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Posts Tagged ‘Richard Clothier’

French playwright Florian Zeller’s only other play to be produced here, also translated by Christopher Hampton, was called The Father, who had dementia. In this one The Mother is an empty nester whose mental health is deteriorating. It’s just as clever, though stylistically a little too close, and just as insightful.

In eighty minutes, five or six scenes are each repeated twice, with changes. The Mother is missing her son and leads an unfulfilled life without him (she also has a daughter but her relationship with her is clearly nowhere near as strong). Her husband arrives home, she serves breakfast to him & her son (who has returned during the night), she tries to persuade her son to go out with her, his girlfriend arrives, she’s in hospital after an overdose…….but each scene in a pair has a different outcome and you don’t know what is real and what is in her head. Like The Father, it’s disorientating, sometimes uncomfortable, occasionally shocking and at times funny.

It’s set in a rectangular white room with white furniture, which creates a clinical laboratory-like feel. The scenes are short (but don’t seem as short as The Father), sometimes broken by a curtain and sometimes a light fade. Gina McKee is superb as Anna, changing mood continually, and has excellent support from Richard Clothier as her husband, William Postlethwaite as her son and Frances McNamee as his girlfriend.

It’s very much a companion piece for The Father. I liked it, but now I’d very much like to see a different side of Zeller, who is clearly a bit of a find.

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I’d love to report that Ed Hall’s first production as artistic director of Hampstead Theatre is a stonking success. His appointment at this beleaguered venue, which has never truly arrived in its new building,  is very welcome indeed, but I can’t lie – Enlightenment is at best OK.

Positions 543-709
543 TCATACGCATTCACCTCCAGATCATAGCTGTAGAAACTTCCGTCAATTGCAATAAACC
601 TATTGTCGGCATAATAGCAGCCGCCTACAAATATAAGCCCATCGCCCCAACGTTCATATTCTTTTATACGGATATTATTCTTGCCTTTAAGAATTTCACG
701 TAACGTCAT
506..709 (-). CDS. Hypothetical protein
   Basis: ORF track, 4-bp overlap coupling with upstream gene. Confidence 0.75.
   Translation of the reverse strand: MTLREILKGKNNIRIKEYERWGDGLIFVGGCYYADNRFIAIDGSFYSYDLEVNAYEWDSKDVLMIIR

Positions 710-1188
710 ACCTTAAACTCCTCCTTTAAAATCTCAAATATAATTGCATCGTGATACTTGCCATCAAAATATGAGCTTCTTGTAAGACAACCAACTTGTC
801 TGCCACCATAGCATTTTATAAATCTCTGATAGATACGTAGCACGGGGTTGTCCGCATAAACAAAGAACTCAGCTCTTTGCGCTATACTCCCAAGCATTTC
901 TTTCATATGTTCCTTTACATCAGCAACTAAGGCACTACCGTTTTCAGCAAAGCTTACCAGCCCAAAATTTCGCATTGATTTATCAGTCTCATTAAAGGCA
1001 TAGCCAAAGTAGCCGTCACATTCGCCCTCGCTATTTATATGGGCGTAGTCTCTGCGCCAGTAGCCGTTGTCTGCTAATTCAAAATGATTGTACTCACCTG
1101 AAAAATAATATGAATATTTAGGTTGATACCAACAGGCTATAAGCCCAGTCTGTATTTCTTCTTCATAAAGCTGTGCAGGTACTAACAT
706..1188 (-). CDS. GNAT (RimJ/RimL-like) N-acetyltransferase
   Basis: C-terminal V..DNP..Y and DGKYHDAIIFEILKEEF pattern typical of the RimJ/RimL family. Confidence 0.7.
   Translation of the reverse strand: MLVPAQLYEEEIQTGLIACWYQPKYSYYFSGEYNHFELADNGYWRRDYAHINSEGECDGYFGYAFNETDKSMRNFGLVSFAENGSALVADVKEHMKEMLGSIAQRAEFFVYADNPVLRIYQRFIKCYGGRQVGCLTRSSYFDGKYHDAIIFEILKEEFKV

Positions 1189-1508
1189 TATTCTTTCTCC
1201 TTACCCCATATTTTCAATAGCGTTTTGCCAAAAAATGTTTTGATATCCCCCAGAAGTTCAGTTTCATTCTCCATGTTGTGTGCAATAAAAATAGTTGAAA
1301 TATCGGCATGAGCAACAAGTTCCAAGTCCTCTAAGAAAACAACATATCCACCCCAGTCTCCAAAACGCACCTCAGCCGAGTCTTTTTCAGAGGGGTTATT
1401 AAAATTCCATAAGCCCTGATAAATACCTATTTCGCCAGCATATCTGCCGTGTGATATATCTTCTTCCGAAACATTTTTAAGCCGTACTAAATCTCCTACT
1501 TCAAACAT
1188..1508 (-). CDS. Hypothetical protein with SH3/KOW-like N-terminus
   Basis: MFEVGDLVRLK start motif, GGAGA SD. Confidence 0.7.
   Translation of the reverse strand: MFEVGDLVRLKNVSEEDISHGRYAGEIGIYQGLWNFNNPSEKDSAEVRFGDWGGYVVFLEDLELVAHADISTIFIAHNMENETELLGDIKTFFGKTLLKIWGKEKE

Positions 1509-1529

Shelagh Stephenson isn’t a very prolific playwright but she has written some interesting plays, notably The Memory of Water. Her subject this time is the disappearance of a son whilst back-packing, using this story to explore themes of connectedness and unease in the post-09/11 world. What you get is a tale which is part thriller part mystery which doesn’t really go anywhere but passes a couple of hours you don’t necessarily regret but you won’t be talking about soon after leaving the theatre.

It’s fairly intriguing and occasionally funny, though a lot of the dialogue seems forced and clumsy, as if she really hadn’t believed in her own characters. Francis O’Connor’s design is outstanding – a minimalist home which easily morphs into other locations like an airport and a park with a few props and excellent projections on the walls and ceiling.  

The acting honours belong to newcomer Tom Weston-Jones, though he’s lucky to have the most interesting character. Julie Graham and Richard Clothier were unconvincing as the parents and Polly Kemp’s psychic and Daisy Beaumont’s documentary maker were mere caricatures. Paul Freeman makes a very believable politician / grandfather.

The rest of Hall’s  first season looks promising, though allowing three writers to direct their own work and letting Katie Mitchell, the queen of pretension, loose in the new studio may prove foolhardy!

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